Physical activity

All subjects wore a physical activity meter with a built-in three-axis accelerometer (MTN-221, ACOS Inc., Nagano, Japan) except for bathing time, and their physical activity was continuously recorded from 3 days before to 14 days during the intervention period and 2 days after the intervention period (19 days in total). The number of steps and amount of physical activity were analyzed using a dedicated program. On the days when they exercised, the content of the exercise was recorded on a recording form.

Tsk, core body temperature, and room temperature

An infrared thermometer (NIR-10, CUSTOM Inc., Tokyo, Japan) was used for temperature measurement. By switching the measurement mode, this device can instantaneously estimate core body temperature (setting mode: oral temperature) from forehead surface temperature, Tsk, and room temperature with a minimum display temperature of 0.1 °C. The accuracy of measurements was ± 0.3 °C or less. The thermometer was left in a room at 18 °C for at least 10 min for room temperature calibration. Throughout the experimental period, Tsk of the left and right toes and the dorsum of the feet, room temperature, and core body temperature were measured before entering the bed. Foot Tsk was obtained from the average of the left and right Tsk of the toes and dorsum of the feet.

Thermal sensation and thermal comfort

Thermal sensation and thermal comfort were measured immediately before bedding throughout the experimental period using a visual analogue scale (VAS) [19]. Subjects were asked to report thermal sensation for the feet and whole body by marking on a 15-cm line rating scale, which was labeled “cold” 2.5 cm from the left end and “warm” 2.5 cm from the right end. We instructed the subjects to mark on the scale how strongly they experienced the sensation of coldness or warmth. In addition, the subjects were allowed to mark the level of thermal sensation beyond the cold or warm point, if necessary. The scales were labeled “discomfort” and “comfort” instead of “cold” and “warm”. Then, the length from the point of discomfort to the marked point was measured as the rating score of thermal sensation or thermal comfort, and presented as a positive value.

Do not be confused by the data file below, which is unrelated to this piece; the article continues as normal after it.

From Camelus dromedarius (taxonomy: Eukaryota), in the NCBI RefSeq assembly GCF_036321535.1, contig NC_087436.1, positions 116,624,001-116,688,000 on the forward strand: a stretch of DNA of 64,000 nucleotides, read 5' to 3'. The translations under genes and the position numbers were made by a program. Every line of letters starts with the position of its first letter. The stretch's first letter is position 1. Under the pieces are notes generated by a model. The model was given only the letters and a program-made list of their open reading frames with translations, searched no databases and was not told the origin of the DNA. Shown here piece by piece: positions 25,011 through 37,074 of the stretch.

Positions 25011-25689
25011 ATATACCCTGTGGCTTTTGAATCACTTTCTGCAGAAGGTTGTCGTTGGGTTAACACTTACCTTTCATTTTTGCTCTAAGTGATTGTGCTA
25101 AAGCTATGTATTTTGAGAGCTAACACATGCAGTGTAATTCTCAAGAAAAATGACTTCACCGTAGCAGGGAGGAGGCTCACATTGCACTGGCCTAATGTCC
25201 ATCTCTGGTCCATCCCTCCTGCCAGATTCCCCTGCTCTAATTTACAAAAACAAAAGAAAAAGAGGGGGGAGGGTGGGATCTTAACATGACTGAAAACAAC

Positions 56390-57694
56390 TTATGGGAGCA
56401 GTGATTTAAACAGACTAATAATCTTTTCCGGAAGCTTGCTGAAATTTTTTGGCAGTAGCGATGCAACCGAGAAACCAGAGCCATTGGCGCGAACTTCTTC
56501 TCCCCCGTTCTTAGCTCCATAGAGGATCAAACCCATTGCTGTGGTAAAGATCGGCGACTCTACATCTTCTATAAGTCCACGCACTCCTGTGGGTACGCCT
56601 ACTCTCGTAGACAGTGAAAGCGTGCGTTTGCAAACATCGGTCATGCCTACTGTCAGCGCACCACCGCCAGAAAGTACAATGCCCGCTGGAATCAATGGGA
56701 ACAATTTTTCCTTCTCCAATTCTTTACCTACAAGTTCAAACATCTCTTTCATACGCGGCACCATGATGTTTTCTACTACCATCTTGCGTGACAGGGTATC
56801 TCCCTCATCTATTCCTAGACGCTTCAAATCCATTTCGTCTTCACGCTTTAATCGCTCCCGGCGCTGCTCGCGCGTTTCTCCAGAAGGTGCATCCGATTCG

A questionnaire survey concerning thermal sensation in 11 regions of the body (arm, abdomen, hand, fingertip, foot, toe tip, neck, shoulder, back, lower back, and buttocks) was performed immediately before sleep, and before and after the intervention. Thermal sensation was scored using the following scale: “3. feel strong coldness”, “2. feel coldness”, “1. feel coldness a little”, “0. not at all”, “ − 1. feel hotness a little”, “ − 2. feel hotness”, and “ − 3. feel strong hotness”.

Sleep questionnaires

Subjective sleep quality was evaluated using the Oguri-Shirakawa-Azumi (OSA) sleep inventory (middle-aged and aged version) immediately after waking up [21]. This is a self-reported questionnaire composed of 16 items each with a 4-point scale. The items are consolidated into five subscales: factor I “sleepiness on rising”, factor II “initiation and maintenance of sleep”, factor III “frequent dreaming”, factor IV “refreshing”, and factor V “sleep length”. The Zi value was calculated with higher values indicating better sleep quality. Subjects were also asked to report subjective sleep quality for the exercise intervention using VAS. A 15-cm line rating scale, which was labeled “did not sleep at all” 2.5 cm from the left end and “slept very well” 2.5 cm from the right end was used. In both groups, sleep surveys using the OSA sleep questionnaire and VAS were performed twice before and after the intervention.